Just a note, biodiesel is oil that has been chemically converted to run in any diesel without modification. Straight Vegetable Oil systems can run plain old vegetable oil, but require a diesel vehicle to be converted so it has a fully heated fuel system.

Interestingly, you can take a good idea and implement it poorly. The devastation of Indonesian rainforest for palm oil biodiesel is a travesty. Alaska, however, imports, deep fries, and then exports 500,000 gallons of cooking oil yearly! Not to mention 13 million gallons of fish oil that is thrown into the sea as waste carcasses each year.

The studies have been done. For just under half a million dollars, we could have a local biodiesel producer. Unfortunately, since there’s no biodiesel up here, there’s no market for biodiesel. Quite a catch-22. To make matters worse, although commercial biodiesel is available in Seattle for around $3 a gallon, we have to add another $3 shipping to get it up here. Yes, a few folks have done that, but developing a market with $6 a gallon fuel in Anchorage isn’t going to cut it.

So, it’s up to the renewable energy pioneers to bring sustainable fuel to the oil-rich last frontier.

Started as a Sierra Club Smart Energy Solution project (alaska.sierraclub.org), the Alaska Biodiesel and SVO Network (www.alaskabiodiesel.org) is just that, a loose informational network. Now folks looking into vegoil as fuel, either commercially or as backyard brewers, can connect with other folks who are doing the same thing. Hopefully we’ll avoid reinventing the wheel.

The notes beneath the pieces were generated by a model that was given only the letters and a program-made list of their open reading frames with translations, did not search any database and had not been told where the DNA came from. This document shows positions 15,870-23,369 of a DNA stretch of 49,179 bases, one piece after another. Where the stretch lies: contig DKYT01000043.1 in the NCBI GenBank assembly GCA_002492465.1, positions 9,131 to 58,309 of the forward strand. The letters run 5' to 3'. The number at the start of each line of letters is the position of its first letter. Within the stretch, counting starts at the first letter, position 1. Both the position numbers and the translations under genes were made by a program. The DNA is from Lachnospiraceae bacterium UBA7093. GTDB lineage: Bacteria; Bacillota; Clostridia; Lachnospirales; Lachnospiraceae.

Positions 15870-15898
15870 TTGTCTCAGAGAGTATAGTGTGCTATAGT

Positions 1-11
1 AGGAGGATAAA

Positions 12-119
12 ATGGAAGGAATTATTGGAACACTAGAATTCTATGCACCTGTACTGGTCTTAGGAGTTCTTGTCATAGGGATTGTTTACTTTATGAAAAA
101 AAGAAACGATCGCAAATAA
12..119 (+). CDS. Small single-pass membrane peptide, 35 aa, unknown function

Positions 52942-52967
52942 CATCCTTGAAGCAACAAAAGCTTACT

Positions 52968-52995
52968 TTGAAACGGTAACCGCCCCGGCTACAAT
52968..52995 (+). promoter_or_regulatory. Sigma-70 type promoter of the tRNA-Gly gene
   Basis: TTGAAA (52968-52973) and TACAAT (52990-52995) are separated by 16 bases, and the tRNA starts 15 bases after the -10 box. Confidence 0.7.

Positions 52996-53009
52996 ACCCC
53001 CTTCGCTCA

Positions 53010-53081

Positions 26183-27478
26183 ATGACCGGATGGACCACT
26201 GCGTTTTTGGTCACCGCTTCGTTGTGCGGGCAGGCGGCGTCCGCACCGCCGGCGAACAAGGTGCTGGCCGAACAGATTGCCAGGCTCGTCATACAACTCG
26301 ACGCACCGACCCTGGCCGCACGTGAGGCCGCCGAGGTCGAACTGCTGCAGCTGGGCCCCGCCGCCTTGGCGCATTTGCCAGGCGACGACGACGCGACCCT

We’ve participated in local government projects to capture and use waste cooking oil, offering local restaurants a free alternative to used cooking oil disposal. We’ve created a positive relationship with the local grease collection company, who now helps provide vegoil to needy drivers. We’ve led numerous seminars on Do-It-Yourself (DIY) techniques for vegoil vehicles, and brought out converted vehicles at local festivals. In addition, we provide free consulting for folks interested in vegoil as fuel. For DIY folks we point the way to parts suppliers and to the less mechanically inclined we connect them with professional installers of SVO systems. Perhaps most importantly, however, the network helps provide a thriving community for Alaskan biodiesel and vegoil enthusiasts.

Veg on!